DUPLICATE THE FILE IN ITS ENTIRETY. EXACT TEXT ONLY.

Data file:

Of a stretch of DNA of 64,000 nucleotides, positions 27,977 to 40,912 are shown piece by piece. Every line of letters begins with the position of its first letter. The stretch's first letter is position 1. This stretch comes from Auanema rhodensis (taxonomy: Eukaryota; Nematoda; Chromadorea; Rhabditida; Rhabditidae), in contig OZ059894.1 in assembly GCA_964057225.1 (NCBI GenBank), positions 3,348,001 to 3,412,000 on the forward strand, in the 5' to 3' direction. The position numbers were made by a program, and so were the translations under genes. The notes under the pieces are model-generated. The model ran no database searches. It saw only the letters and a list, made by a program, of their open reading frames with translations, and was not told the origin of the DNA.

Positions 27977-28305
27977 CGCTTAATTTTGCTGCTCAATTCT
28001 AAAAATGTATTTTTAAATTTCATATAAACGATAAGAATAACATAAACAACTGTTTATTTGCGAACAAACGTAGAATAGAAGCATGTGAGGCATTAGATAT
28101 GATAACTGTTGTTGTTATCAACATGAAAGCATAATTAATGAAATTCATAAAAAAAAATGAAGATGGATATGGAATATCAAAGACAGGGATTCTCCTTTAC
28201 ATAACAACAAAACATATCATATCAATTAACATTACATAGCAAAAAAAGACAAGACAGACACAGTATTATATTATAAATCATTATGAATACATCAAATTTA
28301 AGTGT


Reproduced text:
Of a stretch of DNA of 64,000 nucleotides, positions 27,977 to 40,912 are shown piece by piece. Every line of letters begins with the position of its first letter. The stretch's first letter is position 1. This stretch comes from Auanema rhodensis (taxonomy: Eukaryota; Nematoda; Chromadorea; Rhabditida; Rhabditidae), in contig OZ059894.1 in assembly GCA_964057225.1 (NCBI GenBank), positions 3,348,001 to 3,412,000 on the forward strand, in the 5' to 3' direction. The position numbers were made by a program, and so were the translations under genes. The notes under the pieces are model-generated. The model ran no database searches. It saw only the letters and a list, made by a program, of their open reading frames with translations, and was not told the origin of the DNA.

Positions 27977-28305
27977 CGCTTAATTTTGCTGCTCAATTCT
28001 AAAAATGTATTTTTAAATTTCATATAAACGATAAGAATAACATAAACAACTGTTTATTTGCGAACAAACGTAGAATAGAAGCATGTGAGGCATTAGATAT
28101 GATAACTGTTGTTGTTATCAACATGAAAGCATAATTAATGAAATTCATAAAAAAAAATGAAGATGGATATGGAATATCAAAGACAGGGATTCTCCTTTAC
28201 ATAACAACAAAACATATCATATCAATTAACATTACATAGCAAAAAAAGACAAGACAGACACAGTATTATATTATAAATCATTATGAATACATCAAATTTA
28301 AGTGT